Jonathan Livingstone’s George H Jones is believable precisely because his power’s withheld: he’s not an obvious monster but every move is repellent; the banality of patriarchy lies in this not-quite-evil monster who generates it. Oblivious to his chosen one’s humanity let alone individuality, his bluff blankness is what women still face. ‘I want profits’ he says before he first touches the Young Woman. The fact he doesn’t grope her is because it’s all in the threat.
Helen – as she becomes only in the penultimate Episode – gasps a first monologue, breathless against ‘the purgatory of noise’, asthmatic jerks and snatched short phrases: ‘I want rest – no rest – earn – got to rest – married – earn- no – yes’… They’re only slightly ameliorated later in more flowing, muted sentences; but the return of ‘somebody’ in her last words in the first Episode foretell her very last.
It’s a tour de force of the way expression shifts under pressure, and Treadwell’s virtuoso grasp of psychological shifts as well as an ear for snapped-off dialogues in the virtuoso first Episode which like the eighth has nearly all the thirteen-strong cast bouncing of each other. First it’s organum, with parallels, then polyphony, then cacophonous screeches. Beckett, Pinter, Mamet; as many no recognize, Treadwell was there first.
Helen’s Mother is no help. Denise Black’s manipulative dependant and hearth-heartless parent manages to accent her way to brutality through wheedling. She impels Helen to accept marriage, reluctant child-bearing of a daughter who’ll face a more privileged version of her oppression. again it’s Treadwell’s masterly way of suffocating the protagonist who can barely get a word in is telling: when she does in emphatic gasps her blunt refusals backfire.
There’s and sudden relief through the fifth and sixth scenes with a Speakeasy with maneouvering infidelity (Augustina Seymour another confident comfortable young woman who accepts perks with paternalism and pushy lover Demetri Goritsas); and ‘Intimate’ when Berrington palpably comes alive (‘volupté’ is one stage direction), abandonment as her lover (a slinky Dwane Walcott) returns to South America, and the action making the Helen’s name resound through America.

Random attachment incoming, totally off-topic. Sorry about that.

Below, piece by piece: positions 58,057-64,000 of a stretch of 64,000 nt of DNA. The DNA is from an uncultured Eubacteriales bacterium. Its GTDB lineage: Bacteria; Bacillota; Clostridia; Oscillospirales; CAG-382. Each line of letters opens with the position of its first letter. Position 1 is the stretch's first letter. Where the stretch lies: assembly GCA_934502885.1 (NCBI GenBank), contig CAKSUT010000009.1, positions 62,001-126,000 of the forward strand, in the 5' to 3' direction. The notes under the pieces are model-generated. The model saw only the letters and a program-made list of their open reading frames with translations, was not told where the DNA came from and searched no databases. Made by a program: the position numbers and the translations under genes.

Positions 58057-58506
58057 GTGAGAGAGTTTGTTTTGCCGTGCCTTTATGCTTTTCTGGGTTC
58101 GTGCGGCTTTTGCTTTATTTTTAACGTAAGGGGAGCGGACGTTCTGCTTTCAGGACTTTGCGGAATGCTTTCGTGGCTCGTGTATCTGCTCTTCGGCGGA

Multi-roling here also manages the bonus of claustrophobia, as if nearly everyone is either a mechanistic cog: persecutor, prosecutor, or enforced witness to judging Berrington’s Young Woman/Helen for trying to as Treadwell puts it ‘win free’ back to her brief happiness.
Thus the adulterous Seymour returns as Reporter, her erstwhile lover having been an Adding Clerk now as Prosecutor; Andrew Lewis in a series of authoritarian roles starting with Doctor and darkening; insinuating Warhol-like seducer John Mackay as defence and Alan Morrissey and Khali Best in roles where they’re being either put upon or oppressed like Berrington’s character. Nathalie Armin’s Stenographer and Nurse show what the protagonist’s meant to become, if not her Mother. Mackay and Best though do enact one of the first gay seductions of the modern theatre – another Treadwell first.
It is though Berrington’s Helen – finally growing that name for the wrong reasons – who dominates by her piercing attention to her verbal and palpable prison through the hubbub of this remarkable production. Filleting a tight shallow stage but mirroring it, multiplies oppression to infinity.
Parallels to Helen can be found but faintly in O’Neill’s The Hairy Ape where the male is exposed to mechanical ritual; (a ship’s engine room) and animalistic reduction; The Emperor Jones, and Elmer Rice’s The Adding Machine. Machinal’s an expressionist drama at the end of that vogue. But by marrying American naturalism to it, Treadwell created a hybrid that could have kept her name shining had she not immediately diversified back to a naturalistic comedy of manners, baffling critics. Treadwell’s next expressionist-inspired work For Saxophone was never staged. Only when we see the best of her other thirty-eight plays will Machinal’s lonely pinnacle be rightly augmented. This triumphant revival by the Almeida could signal the start. You must see this.